If data sets get overlaid with people’s social graphs, the potential for volunteers to do this kind of outreach via e-mail and social media, in a targeted manner, could increase significantly.
There continues to be significant innovation in the area of diminishing barriers to registration and voting through non-partisan outreach efforts and online applications (such as TurboVote or Long Distance Voter) that streamline the process and remind users of what they need to do and when, where and how to do it. Some groups are starting to leverage mobile “geo-fencing”5 technologies, which enable campaigns or non-partisan actors to notify individuals when they are within a certain geographic range (e.g., close to their polls) and to provide customized information about their polling place and how to get there.
Offering rides to the polls has been a staple of GOTV efforts for decades. Ride sharing services like Uber and Lyft now present the prospects of radically expanding the reach of such programs. Uber experimented with free rides to the polls in the recent Canadian election and Lyft is developing related services as well.6
Peer pressure has always been a powerful factor and has been shown to increase turnout, if voters are aware of the voting rates of those around them. Social media present a new frontier for leveraging this effect as platforms like Facebook, Instagram and others provide simple ways to let your peers know when you have voted and to increase the social pressure to vote or provide friendly modes of “competing” to see who can mobilize more people to vote. As one our experts said, a “huge untapped gamechanger on this front would be to get a company like Facebook or Google to really go all in on GOTV. The impact of such an initiative could be orders of magnitude bigger than almost any politically viable policy changes currently being considered.”
Snail mail should not be overlooked in this context either. The same forms of social pressure can be applied through direct mail without relying on people to do anything via their social media networks.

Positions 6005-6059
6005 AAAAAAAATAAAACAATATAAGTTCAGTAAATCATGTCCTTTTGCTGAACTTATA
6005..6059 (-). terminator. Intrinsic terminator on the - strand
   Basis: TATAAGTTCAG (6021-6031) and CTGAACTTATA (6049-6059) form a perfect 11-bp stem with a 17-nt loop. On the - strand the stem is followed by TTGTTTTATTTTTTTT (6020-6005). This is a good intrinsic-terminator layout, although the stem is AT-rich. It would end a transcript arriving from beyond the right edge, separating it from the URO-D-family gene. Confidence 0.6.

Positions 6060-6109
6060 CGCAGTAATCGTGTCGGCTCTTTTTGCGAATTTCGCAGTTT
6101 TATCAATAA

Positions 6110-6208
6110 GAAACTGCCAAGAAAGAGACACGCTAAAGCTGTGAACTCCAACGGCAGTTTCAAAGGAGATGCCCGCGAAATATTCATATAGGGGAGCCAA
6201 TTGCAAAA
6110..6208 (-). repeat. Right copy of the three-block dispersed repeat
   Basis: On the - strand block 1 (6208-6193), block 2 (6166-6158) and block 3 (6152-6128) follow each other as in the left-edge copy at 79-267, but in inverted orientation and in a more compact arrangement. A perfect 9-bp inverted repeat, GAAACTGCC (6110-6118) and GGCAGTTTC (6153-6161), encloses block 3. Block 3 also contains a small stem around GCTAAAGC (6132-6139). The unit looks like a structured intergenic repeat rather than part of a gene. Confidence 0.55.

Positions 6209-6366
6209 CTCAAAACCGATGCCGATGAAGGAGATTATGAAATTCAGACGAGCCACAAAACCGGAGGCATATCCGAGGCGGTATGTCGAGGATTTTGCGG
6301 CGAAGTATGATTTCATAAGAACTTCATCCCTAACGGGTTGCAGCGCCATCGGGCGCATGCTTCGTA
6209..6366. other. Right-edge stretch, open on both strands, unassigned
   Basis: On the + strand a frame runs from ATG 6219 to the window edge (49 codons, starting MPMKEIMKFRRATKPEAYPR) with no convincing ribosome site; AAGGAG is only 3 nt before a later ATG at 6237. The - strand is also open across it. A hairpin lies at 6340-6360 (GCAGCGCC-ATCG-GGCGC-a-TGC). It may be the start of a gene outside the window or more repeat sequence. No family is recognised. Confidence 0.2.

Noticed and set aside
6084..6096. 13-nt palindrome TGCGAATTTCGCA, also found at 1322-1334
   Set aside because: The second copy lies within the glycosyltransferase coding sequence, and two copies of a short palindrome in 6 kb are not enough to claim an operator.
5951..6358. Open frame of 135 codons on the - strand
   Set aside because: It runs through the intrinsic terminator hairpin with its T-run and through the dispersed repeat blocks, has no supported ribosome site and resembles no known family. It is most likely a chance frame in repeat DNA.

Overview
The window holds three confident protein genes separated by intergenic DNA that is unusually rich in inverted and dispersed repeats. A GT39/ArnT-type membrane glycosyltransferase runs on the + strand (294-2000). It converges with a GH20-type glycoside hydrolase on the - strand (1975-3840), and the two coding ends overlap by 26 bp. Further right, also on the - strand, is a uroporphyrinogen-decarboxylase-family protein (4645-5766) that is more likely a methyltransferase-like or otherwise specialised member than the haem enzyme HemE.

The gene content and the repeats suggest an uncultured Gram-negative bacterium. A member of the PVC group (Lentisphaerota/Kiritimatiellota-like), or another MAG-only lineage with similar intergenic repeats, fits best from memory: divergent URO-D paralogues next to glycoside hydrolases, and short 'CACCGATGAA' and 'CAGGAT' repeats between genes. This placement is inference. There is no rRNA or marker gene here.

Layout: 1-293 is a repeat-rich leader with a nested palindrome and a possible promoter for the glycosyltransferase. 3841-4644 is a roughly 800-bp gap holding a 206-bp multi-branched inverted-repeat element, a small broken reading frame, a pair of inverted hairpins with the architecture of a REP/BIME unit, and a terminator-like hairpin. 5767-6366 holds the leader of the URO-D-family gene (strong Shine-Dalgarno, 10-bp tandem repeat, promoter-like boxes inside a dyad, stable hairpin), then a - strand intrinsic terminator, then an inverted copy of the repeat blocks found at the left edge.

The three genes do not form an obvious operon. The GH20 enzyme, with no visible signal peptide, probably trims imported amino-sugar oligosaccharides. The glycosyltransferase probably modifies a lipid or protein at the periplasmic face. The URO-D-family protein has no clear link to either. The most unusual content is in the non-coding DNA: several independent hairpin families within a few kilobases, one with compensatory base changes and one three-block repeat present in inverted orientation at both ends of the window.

Lastly, while it is illegal to offer “expenditure to any person, either to vote or withhold his vote,” there are creative ways in which private companies can indirectly induce more voting. Starbucks cannot legally offer a free coffee to someone because she voted, but they could host events or offer special discounts to everyone on Election Day to encourage more voting. Likewise, employers can give employees time off to make voting easier.
Political Director, Democratic Congressional Committee
It’s generally the state party committees that subsidize fieldwork in Congressional races, and often not until the last weeks of the campaign. Both candidates and parties realize it would be better to start earlier and do more in the field – so strategies for making that easier and more affordable could be of real interest.
Anton Vonk Associate Professor of Political Science, University of California, Santa Barbara
This is an area ripe for disruption because campaigns will inevitably have to transform their strategies for turning out voters as changing demographics and the rise of new technologies transform the way people relate to each other and to politics.
Chief Revenue Officer, Media Group of America / Former Republican Media and GOTV Consultant
Social media and technology can revolutionize the way campaigns drive supporters to the polls. With the proliferation of social media to drive turnout and major technology companies taking a focus on civic engagement both domestically and abroad, I imagine over the next 20 years we’ll see increased voter turnout during federal elections. The big question will be how can we use those same tactics at the local level and get people excited to go out and vote for city council and school board elections.
Executive Director, NALEO – National Association of Latino Elected and Appointed Officials
Candidates and campaigns only talk to highly likely voters, and like it that way. They do not want to introduce new voters into the electorate whose behavior they do not know.
Executive Director, Lincoln Network